Although more advanced weight lifters may structure strength training workouts as body parts splits, which means that they will train just certain muscle groups in a given workout, strength training workouts for beginners are generally full body workouts that include at least one or two exercises for all of the major muscles.

If you only have a limited time for each strength training workout, you may only be able to do two sets of a handful of exercises.

As you get stronger and if you have more time, build up to three sets of every exercise and incorporate up to 8 to 12 exercises per workout.

Lastly, if you are short on time, it makes sense to focus on compound movements in your strength training workouts.

These are multi-joint exercises that involve working several muscle groups simultaneously, so they are more efficient.1

If you have more time for longer workouts, you should still primarily focus on compound exercises, but you will have the latitude to add isolation exercises as well to target specific muscle groups.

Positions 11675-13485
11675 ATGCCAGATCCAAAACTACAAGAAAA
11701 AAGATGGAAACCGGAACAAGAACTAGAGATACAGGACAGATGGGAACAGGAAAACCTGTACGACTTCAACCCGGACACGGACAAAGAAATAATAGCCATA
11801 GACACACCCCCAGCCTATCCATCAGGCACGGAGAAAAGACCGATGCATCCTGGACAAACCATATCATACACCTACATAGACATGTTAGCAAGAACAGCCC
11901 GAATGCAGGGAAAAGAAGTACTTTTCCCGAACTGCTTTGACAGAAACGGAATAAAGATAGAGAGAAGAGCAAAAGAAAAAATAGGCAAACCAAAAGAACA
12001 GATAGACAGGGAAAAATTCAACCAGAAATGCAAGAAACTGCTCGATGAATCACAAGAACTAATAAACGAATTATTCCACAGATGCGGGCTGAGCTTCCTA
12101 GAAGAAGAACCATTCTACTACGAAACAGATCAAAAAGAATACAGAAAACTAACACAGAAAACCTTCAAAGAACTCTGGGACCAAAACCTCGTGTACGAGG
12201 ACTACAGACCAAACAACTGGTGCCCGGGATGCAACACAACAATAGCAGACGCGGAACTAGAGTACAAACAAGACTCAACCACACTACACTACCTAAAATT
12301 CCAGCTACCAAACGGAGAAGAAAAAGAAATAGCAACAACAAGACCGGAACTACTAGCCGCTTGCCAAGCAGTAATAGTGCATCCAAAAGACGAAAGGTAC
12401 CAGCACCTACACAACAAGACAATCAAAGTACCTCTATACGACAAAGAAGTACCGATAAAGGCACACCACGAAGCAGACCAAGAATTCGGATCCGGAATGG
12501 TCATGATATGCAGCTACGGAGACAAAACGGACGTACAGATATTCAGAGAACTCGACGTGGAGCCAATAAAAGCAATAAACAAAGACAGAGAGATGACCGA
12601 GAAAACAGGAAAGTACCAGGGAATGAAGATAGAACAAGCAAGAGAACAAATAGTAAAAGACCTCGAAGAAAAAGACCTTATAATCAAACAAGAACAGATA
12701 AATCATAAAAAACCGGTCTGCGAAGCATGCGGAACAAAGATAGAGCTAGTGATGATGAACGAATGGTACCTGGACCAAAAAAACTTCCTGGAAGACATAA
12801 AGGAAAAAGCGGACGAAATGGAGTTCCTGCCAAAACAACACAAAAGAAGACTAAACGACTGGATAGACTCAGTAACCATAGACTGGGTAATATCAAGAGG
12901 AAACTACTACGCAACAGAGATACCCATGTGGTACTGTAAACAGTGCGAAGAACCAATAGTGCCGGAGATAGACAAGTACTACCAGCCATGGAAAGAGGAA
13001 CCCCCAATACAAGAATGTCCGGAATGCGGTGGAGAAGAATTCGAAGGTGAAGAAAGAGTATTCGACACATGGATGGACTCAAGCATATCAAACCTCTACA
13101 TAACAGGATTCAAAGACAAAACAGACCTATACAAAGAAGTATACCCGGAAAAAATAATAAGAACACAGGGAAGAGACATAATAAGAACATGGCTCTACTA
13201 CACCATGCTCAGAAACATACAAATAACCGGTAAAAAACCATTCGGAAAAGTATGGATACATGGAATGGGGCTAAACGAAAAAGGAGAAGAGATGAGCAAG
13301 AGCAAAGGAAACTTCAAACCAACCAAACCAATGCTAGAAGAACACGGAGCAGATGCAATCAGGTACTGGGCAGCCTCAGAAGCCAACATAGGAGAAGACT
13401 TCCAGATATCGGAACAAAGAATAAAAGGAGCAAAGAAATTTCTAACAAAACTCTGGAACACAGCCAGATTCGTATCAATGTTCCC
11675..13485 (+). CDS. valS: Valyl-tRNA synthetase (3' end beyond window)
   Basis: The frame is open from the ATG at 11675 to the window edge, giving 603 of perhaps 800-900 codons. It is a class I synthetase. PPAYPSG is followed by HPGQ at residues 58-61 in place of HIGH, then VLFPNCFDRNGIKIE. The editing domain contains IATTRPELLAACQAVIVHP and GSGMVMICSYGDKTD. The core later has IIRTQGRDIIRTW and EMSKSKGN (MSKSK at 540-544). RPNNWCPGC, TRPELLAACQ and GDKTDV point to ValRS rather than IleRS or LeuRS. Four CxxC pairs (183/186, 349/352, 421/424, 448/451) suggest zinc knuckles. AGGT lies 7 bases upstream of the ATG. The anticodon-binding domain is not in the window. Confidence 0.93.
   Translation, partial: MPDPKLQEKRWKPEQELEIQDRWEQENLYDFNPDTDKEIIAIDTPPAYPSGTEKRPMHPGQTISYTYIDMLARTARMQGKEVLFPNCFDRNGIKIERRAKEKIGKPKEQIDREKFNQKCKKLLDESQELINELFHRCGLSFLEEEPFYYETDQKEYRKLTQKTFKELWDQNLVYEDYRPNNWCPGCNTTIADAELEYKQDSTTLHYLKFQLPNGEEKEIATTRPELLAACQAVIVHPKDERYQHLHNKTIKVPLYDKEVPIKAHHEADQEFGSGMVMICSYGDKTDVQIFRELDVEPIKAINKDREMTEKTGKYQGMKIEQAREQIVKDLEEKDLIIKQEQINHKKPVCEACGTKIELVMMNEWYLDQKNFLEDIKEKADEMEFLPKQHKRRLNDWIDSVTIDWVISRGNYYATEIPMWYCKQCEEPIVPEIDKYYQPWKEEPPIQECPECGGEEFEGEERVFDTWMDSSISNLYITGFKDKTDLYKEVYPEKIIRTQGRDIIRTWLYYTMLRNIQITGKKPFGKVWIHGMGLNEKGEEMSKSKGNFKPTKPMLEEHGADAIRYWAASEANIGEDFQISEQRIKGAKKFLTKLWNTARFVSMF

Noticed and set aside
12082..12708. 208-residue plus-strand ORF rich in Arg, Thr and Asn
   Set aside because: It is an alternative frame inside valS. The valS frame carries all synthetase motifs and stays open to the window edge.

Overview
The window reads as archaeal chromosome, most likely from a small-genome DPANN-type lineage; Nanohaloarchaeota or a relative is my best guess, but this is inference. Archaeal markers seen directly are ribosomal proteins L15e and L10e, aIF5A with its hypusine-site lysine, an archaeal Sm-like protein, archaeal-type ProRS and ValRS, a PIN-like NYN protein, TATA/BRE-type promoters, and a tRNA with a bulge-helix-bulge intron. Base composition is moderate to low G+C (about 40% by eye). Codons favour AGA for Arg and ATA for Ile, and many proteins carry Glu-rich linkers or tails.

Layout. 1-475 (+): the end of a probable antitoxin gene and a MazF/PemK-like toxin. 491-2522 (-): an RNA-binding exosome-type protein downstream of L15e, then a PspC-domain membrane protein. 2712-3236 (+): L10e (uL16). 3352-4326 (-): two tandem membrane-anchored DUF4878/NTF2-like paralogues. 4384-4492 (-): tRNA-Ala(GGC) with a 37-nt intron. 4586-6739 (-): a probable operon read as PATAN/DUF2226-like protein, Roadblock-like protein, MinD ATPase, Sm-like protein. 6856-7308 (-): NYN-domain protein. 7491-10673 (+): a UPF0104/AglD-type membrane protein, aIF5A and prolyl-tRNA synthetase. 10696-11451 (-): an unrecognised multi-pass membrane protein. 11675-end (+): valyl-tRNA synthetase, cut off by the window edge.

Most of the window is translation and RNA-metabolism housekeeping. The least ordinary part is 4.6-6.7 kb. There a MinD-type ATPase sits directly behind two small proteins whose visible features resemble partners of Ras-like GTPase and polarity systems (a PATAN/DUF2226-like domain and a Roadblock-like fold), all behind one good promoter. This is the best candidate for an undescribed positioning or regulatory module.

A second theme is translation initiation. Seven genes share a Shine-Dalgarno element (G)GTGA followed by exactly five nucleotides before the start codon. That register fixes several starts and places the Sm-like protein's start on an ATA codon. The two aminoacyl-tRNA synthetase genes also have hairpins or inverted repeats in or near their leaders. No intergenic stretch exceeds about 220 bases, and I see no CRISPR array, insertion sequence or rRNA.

Regarding how often you should train, you can perform full-body strength training workouts at home two to three times per week and still meet the strength training guidelines for physical activity.2

What Equipment Do I Need for Beginner Strength Training Workouts at Home?

If you are just getting started with strength training, you should be able to get a decent full-body workout with just bodyweight exercises and perhaps the addition of some weeded objects you have around the house to add resistance.

Examples include bottles of water or gallons of milk, bags of dried beans or rice, or heavy books. 

However, if you plan to do all of your strength training workouts at home without the intention of eventually joining a gym, buying a few pieces of home exercise equipment will be a great investment in your fitness and will open up the potential to greatly increase the range of exercises that you can do and the strength and muscle you can build with added resistance.

The three primary options for at-home strength training equipment are:

  • Resistance bands
  • Dumbbells
  • Home gym station

Resistance bands are the most affordable, portable, and storable option. You can get a complete set of five bands of varying resistance along with handles, a door anchor, and small loop bands (often called booty bands) for less than $40. The difficulty with resistance bands is that you cannot easily tell the amount of resistance you are using, and some exercises can feel awkward with resistance bands, particularly if you have limitations as to where you can properly anchor the resistance band. 

I highly recommend the Bodylastics Resistance Band sets.